get hurt, but somehow I had this surreal feeling like I was watching a
movie. It was like this whole experience was happening to someone
else and I was just a spectator. I now understand that this is how my
mind reacts when I am in danger, but this was the ﬁrst time I'd
encountered this feeling. I quickly prayed a silent prayer and then
spoke with a calm surety of my own.
"I'll let you walk out of here if you leave now. But if you don't let her
go, you and I are going to have a problem."
I tend to speak like this in these kinds of situations because I am a
man who spent his childhood dreaming about being in these kinds of
situations. I would practice these and many other ridiculous lines in my
mirror with the desperate hope that I could someday have a reason to
say them. I still practice these kinds of lines, but now itʼs usually while
I'm driving, which is much more grown up.
I found myself laying ﬂat on my back in the snow. My jaw was
throbbing and I had no idea where I was. I never saw him hit me. I was
looking at him, but the whole "ﬁst coming towards my face" thing,
somehow escaped my notice. After a moment of lying on the ground,
my eyes focused on the man. He crouched low and grabbed my shirt. I
didn't know what was happening, I'm not even sure if I knew where I
was, I just knew I was in trouble. I started thrashing around, my arms
ﬂailing wildly. Just then, the emergency door opened again and this
time there were ﬁve men standing in it. Stewart had come back with
help. When my friends saw me, it looked like I was "wrestling" with the
man. I was simply trying to ﬁgure out where I was. Until now, I haven't
felt the need to tell the truth of this story. If they wanted to think I was
wrestling, who was I to tell them different?
I only tell this story to say that I don't usually sit around and do nothing
when I see someone being attacked. But when I was in Haiti, I froze.
- - - - - - - - - - - -
DEATH ON THE WIND
- - - - - - - - - - - -
– September, 2006 –
Just hours before the woman was attacked outside my car door, I was
oblivious to what this day would hold. I met the priest at his hospital in
Petionville, a section of Port Au Prince, the capital of Haiti. As soon as I
walked in the gate he asked if I would help his staff load the trucks. We
were heading into Citi Soliel and we needed medical supplies.
In 2006 the priest was the only white man who could come and go in
Citi Soliel with relative ease. He was seen as a man who stood up for
the poor and the oppressed and his love for the people resulted in
action. After being with the priest, I now believe that love without action
is simply pride that goes around calling itself love. But the priest loved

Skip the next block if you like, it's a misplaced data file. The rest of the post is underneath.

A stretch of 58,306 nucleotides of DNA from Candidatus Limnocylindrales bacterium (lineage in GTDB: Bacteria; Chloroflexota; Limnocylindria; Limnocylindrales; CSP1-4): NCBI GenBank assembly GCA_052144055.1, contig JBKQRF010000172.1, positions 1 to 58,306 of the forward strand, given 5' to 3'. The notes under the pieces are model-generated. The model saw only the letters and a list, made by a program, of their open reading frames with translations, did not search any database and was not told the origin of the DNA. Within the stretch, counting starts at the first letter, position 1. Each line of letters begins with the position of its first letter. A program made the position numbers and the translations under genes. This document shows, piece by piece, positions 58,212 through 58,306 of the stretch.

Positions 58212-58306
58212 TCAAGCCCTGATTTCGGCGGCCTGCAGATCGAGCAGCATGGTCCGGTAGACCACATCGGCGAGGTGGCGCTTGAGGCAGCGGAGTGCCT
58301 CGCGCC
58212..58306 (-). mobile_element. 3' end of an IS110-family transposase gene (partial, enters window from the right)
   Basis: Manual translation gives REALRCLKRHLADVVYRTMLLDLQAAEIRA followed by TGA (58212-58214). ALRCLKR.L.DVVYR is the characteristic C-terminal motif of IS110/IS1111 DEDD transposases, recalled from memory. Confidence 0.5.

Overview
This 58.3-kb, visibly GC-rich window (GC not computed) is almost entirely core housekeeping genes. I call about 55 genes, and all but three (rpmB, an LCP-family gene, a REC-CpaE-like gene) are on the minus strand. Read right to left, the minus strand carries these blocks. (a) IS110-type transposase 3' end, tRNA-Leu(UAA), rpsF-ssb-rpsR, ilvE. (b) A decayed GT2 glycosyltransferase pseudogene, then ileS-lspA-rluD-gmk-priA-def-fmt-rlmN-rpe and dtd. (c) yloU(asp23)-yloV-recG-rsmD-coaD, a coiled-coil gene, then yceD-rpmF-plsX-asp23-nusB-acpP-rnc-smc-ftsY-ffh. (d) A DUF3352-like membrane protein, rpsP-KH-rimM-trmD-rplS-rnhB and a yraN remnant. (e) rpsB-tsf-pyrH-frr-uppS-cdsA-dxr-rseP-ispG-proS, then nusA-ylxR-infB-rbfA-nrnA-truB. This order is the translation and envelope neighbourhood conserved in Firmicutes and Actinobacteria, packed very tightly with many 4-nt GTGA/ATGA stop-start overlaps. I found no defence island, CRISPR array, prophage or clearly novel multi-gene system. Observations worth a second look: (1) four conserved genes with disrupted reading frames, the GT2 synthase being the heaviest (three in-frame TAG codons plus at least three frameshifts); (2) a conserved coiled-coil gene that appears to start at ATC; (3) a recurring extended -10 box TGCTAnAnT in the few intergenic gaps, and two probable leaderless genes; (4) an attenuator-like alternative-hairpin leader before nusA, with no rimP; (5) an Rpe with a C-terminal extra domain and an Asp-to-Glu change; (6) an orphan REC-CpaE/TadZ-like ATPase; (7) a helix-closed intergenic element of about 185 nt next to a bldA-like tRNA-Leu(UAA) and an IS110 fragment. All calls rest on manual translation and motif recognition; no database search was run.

in deed and most of his love was given to the broken, the hurting, the
dying and even the gangsters. He healed men and women who
needed healing, no matter who they were. It was this love that allowed
him to ransom back hostages on a regular basis. The gangsters owed
him and they knew it.
I followed a few young men up a long stairway to grab some supplies
from a storage room. They all seemed to be in a hurry to load the truck
and get moving. Later I would learn that each of the young men who
accompanied the priest on these outings owed him their lives. Every
one of them had either came out of gangs or off the streets and he had
loved them enough to actually step into their worlds and be the love
that I usually only talk about.
I don't want all this talk of love to give the wrong impression. The
priest is a rough, hard man who doesn't back down. He is conﬁdent
and unyielding in his purpose and service to the poor. He knows what
he wants and he gets what he wants and people who don't want to
give him what he wants generally get out of his way. The way he
interacts with the gangsters is the same way he interacts with his staff.
People jump when he talks because his manner of engaging
commands an authority I've rarely seen.
At the top of the stairs was a storage room ﬁlled with portable X-ray
machines, boxes of medical supplies and cofﬁns. We carried
everything down to the trucks. I had never touched a cofﬁn before.
These weren't the fancy cofﬁns Iʼd seen in movies, these were thin,
long boxes made of cardboard. I helped carry them down, wondering if
we were going to a funeral.
As we drove away from the hospital the priest told me what the
cofﬁns were for.
"When we drive through Citi Soliel we often ﬁnd bodies rotting on top
of the trash heaps scattered throughout the city," he said in a casual
tone. "I started bringing cofﬁns with me because I can't imagine what it
would be like for kids who have to walk past these bodies every day on
their way to school - not to mention the diseases the bodies spread."
"You ﬁnd bodies just lying on piles of trash?" I said in an unbelieving
tone. "How did they get there?"
"On a bad week we will ﬁnd seven or eight, but sometimes its only a
couple," he said. "They are people who have either been killed by a
gang or have died from malnutrition or some disease. Most